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Friday, August 12, 2005

Evidence of global warming

It's nearly 100 degrees Fahrenheit in Louisville today. I've complained about this summer's heat previously, and there's been no improvement.

Is today's heat (and this summer's heatwave) evidence of global warming?

Probably not.

However, there is plenty of evidence that the earth is warming -- and major scientific organizations agree. Chris Mooney wrote this in his June 2005 piece for Mother Jones:
In 1988, under the auspices of the United Nations, scientists and government officials inaugurated the Intergovernmental Panel on Climate Change (IPCC), a global scientific body that would eventually pull together thousands of experts to evaluate the issue, becoming the gold standard of climate science. In the IPCC’s first assessment report, published in 1990, the science remained open to reasonable doubt. But the IPCC’s second report, completed in 1995, concluded that amid purely natural factors shaping the climate, humankind’s distinctive fingerprint was evident. And with the release of the IPCC’s third assessment in 2001, a strong consensus had emerged: Notwithstanding some role for natural variability, human-created greenhouse gas emissions could, if left unchecked, ramp up global average temperatures by as much as 5.8 degrees Celsius (or 10.4 degrees Fahrenheit) by the year 2100. “Consensus as strong as the one that has developed around this topic is rare in science,” wrote Science Editor-in-Chief Donald Kennedy in a 2001 editorial.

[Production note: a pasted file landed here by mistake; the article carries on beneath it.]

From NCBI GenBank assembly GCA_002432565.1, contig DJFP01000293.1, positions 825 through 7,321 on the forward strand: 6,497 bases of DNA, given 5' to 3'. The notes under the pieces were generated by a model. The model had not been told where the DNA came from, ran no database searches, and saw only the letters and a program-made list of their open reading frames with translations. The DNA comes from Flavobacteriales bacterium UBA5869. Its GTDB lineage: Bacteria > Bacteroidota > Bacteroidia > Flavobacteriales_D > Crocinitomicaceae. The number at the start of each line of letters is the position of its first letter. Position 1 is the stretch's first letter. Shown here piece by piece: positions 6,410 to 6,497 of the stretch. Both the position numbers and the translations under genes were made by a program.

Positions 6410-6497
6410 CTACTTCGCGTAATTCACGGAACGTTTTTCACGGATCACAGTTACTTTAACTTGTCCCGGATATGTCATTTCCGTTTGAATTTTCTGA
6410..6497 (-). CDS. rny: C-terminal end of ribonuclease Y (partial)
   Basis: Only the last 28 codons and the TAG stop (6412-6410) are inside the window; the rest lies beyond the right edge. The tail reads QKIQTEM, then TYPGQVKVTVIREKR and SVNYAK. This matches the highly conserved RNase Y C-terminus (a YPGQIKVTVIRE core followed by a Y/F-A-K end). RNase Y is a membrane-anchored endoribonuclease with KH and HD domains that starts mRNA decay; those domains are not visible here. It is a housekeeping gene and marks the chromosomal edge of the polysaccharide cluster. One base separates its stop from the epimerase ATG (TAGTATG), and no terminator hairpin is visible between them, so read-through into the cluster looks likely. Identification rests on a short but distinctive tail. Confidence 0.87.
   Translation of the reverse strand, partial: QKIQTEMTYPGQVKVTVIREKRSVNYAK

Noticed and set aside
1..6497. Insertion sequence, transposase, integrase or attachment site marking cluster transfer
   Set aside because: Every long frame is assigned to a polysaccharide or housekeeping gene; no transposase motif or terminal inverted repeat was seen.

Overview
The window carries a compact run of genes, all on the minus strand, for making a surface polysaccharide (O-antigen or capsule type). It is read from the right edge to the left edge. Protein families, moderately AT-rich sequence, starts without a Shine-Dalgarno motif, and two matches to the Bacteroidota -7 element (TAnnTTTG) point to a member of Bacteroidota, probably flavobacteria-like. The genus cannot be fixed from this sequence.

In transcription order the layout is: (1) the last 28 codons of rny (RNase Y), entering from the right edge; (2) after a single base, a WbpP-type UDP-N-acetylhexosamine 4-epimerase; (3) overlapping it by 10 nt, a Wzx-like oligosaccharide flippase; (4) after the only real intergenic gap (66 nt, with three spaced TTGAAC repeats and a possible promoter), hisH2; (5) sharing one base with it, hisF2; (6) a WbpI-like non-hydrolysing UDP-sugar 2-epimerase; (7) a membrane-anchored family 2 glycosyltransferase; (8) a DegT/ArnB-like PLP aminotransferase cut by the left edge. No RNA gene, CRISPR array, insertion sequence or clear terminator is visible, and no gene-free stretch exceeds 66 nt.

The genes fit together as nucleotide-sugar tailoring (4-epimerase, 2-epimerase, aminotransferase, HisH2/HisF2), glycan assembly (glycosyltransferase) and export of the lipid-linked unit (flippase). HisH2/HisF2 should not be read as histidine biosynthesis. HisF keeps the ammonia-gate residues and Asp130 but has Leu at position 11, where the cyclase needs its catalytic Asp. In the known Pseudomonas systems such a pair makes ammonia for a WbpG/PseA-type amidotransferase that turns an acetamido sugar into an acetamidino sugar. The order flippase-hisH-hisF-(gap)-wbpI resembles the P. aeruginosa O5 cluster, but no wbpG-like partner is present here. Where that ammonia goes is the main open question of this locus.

In another article in that issue, Ross Gelbspan wrote:
The IPCC’s conclusions, that the burning of fossil fuels is indeed causing significant shifts in the earth’s climate, have been corroborated by the American Academy for the Advancement of Science, the American Geophysical Union, the American Meteorological Society, and the National Academy of Sciences. D. James Baker, former administrator of the National Oceanic and Atmospheric Administration, echoed many scientists when he said, “There is a better scientific consensus on this than on any other issue I know—except maybe Newton’s second law of dynamics.”
Non-scientists perhaps prefer anecdotes, which is why I began this post with today's temperature.

An accompanying map provides such anecdotal evidence to highlight many of the numerous changes scientists have noted. All indicate that global warming is occurring. However, this is by far the funniest:
A melting glacier in the Yukon revealed an 8-foot-tall, half-mile-long pile of ancient caribou dung.
It's scatalogical and old news in blogtopia, but think about the poor scientist who came across that discovery.

In its 10 day forecast for Louisville, the National Weather Service predicts temperatures greater than 90 degrees Fahrenheit every day through August 21.

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